Shift left on security

Though maybe still a buzzword, DevSecOps seems to be gaining ground with more and more organizations resorting to this set of best practices and looking for security tools to integrate within their software development workflow. But although the days of postproduction testing seem to be fading, there’s still some ground to cover, so O’Reilly.

Indeed, a 2019 Symantec survey on cloud security threats reports that 65% of businesses in the cloud still aren’t using multifactor authentication. The same survey also notes that an astounding 85% of Symantec’s cloud customers aren’t employing security best practices. Both figures clearly illustrating the progression margin within the sector, there is an obvious need to crank up the efforts on compliance, security tools and process implementation in the years to come.

More automation calls for smarter automation and traceability

As container usage grew along with orchestration technologies, so did complexity. Struggling to face all the tasks at hand, organizations have taken an opportunistic approach to automation, resulting in automation maturity that vary significantly between teams, some of them already resorting to various DevOps automation tools like Terraform or Ansible, and others pretty much left behind.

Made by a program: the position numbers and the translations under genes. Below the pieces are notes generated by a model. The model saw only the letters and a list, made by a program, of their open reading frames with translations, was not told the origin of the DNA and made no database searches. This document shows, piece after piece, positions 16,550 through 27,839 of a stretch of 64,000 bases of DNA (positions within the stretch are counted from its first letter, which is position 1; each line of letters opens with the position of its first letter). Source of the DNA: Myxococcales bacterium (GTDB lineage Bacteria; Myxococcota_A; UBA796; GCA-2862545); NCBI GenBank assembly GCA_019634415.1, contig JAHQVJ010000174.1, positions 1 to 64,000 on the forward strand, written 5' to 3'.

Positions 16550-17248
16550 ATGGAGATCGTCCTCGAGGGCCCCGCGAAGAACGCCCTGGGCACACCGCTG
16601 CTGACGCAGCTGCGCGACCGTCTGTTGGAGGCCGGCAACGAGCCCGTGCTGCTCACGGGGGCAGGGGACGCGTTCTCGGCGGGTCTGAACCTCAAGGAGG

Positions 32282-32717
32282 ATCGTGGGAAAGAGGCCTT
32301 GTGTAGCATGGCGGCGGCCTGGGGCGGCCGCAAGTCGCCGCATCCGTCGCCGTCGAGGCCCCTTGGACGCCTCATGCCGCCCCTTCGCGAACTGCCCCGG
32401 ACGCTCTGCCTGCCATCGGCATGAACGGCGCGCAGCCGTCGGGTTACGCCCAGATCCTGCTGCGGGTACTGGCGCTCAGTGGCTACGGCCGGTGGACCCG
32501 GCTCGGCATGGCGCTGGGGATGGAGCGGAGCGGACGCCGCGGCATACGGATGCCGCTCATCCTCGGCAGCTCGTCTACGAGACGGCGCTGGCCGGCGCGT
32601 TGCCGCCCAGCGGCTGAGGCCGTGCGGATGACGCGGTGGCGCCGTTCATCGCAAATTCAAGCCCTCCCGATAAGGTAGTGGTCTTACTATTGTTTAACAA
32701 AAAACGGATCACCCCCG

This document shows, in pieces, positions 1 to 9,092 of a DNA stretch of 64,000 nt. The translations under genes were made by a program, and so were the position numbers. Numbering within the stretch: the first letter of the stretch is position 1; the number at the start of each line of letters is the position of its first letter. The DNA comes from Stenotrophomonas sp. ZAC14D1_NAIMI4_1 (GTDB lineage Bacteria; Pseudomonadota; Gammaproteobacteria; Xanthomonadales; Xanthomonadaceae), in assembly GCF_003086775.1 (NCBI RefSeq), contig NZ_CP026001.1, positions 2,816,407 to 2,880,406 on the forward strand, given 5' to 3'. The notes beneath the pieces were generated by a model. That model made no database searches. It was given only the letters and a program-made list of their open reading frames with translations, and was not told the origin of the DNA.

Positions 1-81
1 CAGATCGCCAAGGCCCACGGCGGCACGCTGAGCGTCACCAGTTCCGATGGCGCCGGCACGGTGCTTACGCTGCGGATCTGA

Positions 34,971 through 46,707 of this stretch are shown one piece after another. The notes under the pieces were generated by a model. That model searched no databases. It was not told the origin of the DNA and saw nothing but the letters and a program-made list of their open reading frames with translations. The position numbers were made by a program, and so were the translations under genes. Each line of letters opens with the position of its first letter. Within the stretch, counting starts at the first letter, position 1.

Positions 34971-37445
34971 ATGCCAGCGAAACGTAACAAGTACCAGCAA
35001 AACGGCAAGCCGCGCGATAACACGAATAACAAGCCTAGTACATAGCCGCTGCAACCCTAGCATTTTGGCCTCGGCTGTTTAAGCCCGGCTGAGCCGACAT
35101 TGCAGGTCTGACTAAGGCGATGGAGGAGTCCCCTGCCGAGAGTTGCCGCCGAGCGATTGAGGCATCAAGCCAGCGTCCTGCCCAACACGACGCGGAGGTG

Gartner’s Top 10 Trends Impacting Infrastructure & Operations for 2020 predict that By 2025, over 90% teams will have an automation architect, up from less than 20% today, providing for a clear automation strategy to guide choices relevant with the organizations’s use cases and strategy.

Along with this move towards automation and smarter automation choices, traceability should gain significant attention in 2020, so IT Pro Portal. Indeed, Continuous integration, continuous deployment (CI/CD) and release automation via DevOps tools also provides solid extensibility through webhooks that can be leveraged for traceability, making it a fast-moving trend for 2020.

As DevOps teams progressively move to Continuous Infrastructure Automation, making constant changes to multiple parts of a workflow at the same time, organizations will increasingly need to to trace the full lifecycle of their DevOps workflow in an effective way.

More abstraction

In 2019, container usage grew along with other models such as serverless and PaaS that allow developers to worry less and less about infrastructure, scaling and availability and focus on what they like most : run code and add functionalities to their applications.